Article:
Tony Cook doesn’t think he’s asking too much.
Just a little recognition for some soldiers who did their duty.
Cook wants a new military award, a “conscription ribbon” for Vietnam War-era draftees.
The ribbon would be awarded to all men — “really, boys,” Cook said — who were drafted and served honorably in the U.S. military during the war years.
Cook says in fact all he’s asking for is a “good conduct ribbon” for Vietnam War-era draftees “because we did not need to be pardoned.”
Cook has no beef with President Jimmy Carter’s decision to issue a blanket pardon to all those men who fled the draft, saying that was his right as president.
But, he noted, that was the only time “draft dodgers have ever been pardoned en masse.” That makes the draftees who served “an identifiable group of veterans.”
“I feel that our country should recognize the men who met their legal and moral obligations when they were summoned to active military duty.”
“Clearly, being forced to serve in the military during a time of war is not the same as volunteering,” he added.
Fred Scheffler served in the U.S. Army in Korea and later volunteered for multiple tours in Vietnam. “I had a lot of different opportunities to see the build-up and the wind-down,” he said.
He recently met Cook and has taken up the cause.
“I look at the recognition of those before them, in World War II — the popular war, when no one dodged the draft. No one welcomed (Vietnam-era soldiers) back.”
“It’s a disgrace that the United States took a generation of young men, fielded them, and then felt that the recognition that was given to their fathers and grandfathers shouldn’t be given to them,” he said.
“I think the ribbon is something that should in fact be accorded, it should be approved.”
Though he left the service in the mid-1970s, Scheffler has kept in close contact with other veterans, recently chairing the Kitsap County Veterans Assistance Board. He is a past district Commander of the American Legion in the third district in Washington.
Cook was drafted in November 1965 and spent a year in South Vietnam in 1966-1967.
He said the idea of a conscription ribbon occurred to him in November 2008.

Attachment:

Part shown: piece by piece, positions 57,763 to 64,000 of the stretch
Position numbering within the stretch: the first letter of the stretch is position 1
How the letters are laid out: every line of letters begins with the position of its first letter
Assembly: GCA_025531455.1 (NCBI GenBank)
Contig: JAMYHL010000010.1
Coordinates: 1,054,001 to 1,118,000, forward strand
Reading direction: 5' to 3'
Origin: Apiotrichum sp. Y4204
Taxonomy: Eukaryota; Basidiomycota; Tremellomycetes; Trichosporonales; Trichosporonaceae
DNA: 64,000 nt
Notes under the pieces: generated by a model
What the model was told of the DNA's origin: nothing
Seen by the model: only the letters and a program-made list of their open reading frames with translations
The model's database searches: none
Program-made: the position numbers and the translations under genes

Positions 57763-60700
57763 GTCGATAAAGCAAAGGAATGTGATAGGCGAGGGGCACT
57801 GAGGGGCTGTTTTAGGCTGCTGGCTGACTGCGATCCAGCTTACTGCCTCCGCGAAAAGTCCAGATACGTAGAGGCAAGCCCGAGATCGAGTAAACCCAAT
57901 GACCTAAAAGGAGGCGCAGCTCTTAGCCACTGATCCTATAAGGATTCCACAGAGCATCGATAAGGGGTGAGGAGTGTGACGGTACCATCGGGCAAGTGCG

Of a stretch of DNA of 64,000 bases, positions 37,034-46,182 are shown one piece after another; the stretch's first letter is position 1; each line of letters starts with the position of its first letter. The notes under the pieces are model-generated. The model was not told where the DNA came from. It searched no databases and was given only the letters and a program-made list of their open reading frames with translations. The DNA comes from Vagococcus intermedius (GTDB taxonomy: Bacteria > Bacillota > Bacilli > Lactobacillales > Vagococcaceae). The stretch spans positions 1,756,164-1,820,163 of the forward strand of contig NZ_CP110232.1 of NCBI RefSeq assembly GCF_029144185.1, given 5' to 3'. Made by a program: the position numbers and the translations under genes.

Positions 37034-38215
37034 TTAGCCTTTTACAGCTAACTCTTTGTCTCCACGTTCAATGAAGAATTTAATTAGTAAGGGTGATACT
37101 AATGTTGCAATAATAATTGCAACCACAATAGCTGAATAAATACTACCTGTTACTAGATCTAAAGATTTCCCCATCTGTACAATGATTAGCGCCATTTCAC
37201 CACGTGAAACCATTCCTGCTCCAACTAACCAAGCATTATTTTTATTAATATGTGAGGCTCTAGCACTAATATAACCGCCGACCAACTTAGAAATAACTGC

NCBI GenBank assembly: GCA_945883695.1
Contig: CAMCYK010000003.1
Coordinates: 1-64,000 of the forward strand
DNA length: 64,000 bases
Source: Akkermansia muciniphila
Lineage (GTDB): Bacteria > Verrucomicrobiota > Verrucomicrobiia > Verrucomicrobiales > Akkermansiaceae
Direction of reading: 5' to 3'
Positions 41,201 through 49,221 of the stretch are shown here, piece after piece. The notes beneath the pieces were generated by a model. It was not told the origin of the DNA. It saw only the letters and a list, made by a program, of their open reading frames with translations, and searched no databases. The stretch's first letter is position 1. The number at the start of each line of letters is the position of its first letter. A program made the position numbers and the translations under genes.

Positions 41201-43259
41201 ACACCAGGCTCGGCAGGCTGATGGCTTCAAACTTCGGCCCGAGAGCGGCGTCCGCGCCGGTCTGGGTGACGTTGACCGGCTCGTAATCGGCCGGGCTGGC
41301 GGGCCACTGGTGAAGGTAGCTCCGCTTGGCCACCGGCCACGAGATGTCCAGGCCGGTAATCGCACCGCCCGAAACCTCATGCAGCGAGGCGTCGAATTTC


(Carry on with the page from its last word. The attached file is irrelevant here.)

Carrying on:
“Our elected governmental leaders need to recognize that one unintended consequence of the pardon was, figuratively speaking, a slap in the face to all Vietnam War draftees and their families.”
The entire issue could have been handled easily, he said. When in 1977 Carter pardoned those who fled the draft, he could have thanked those who served.
Cook admits he’s a little peeved about more recent events, saying, “draft dodgers aren’t patriots or anti-war heroes as one national veterans organization is currently proclaiming.”
Veterans For Peace, he said, has declared them “anti-war heros and allows them to be associate members,” Cook said.
“I’ve yet to hear one draft dodger thank the man who took his place in the Vietnam War-era draft.”
Cook isn’t just talking about the ribbon — he’s pushing for it.
In 2010, Arizona Sen. John McCain, himself a Vietnam War hero, joined with Alaska Sen. Lisa Murkowski to request a review of Cook’s idea.
Deputy Under Secretary William J. Carr wrote back, simply stating “the department cannot support Mr. Cook’s request.”
“Why not?” Cook asked.
Cook also took his case to the source, in 2011 writing to former President Jimmy Carter.
He had written to Carter on several previous occasions, but never received a response.
This time he received a brief handwritten note on a copy of his original letter.
“My understanding,” Carter wrote, “is that those who served in the Viet Nam War earned a service medal.”
In Cook’s opinion, that’s not good enough.
Through the Vietnam War years more than 1.1 million men were drafted into service.
Those who would like to lend a hand in pursuing the ribbon can contact Cook at email@example.com.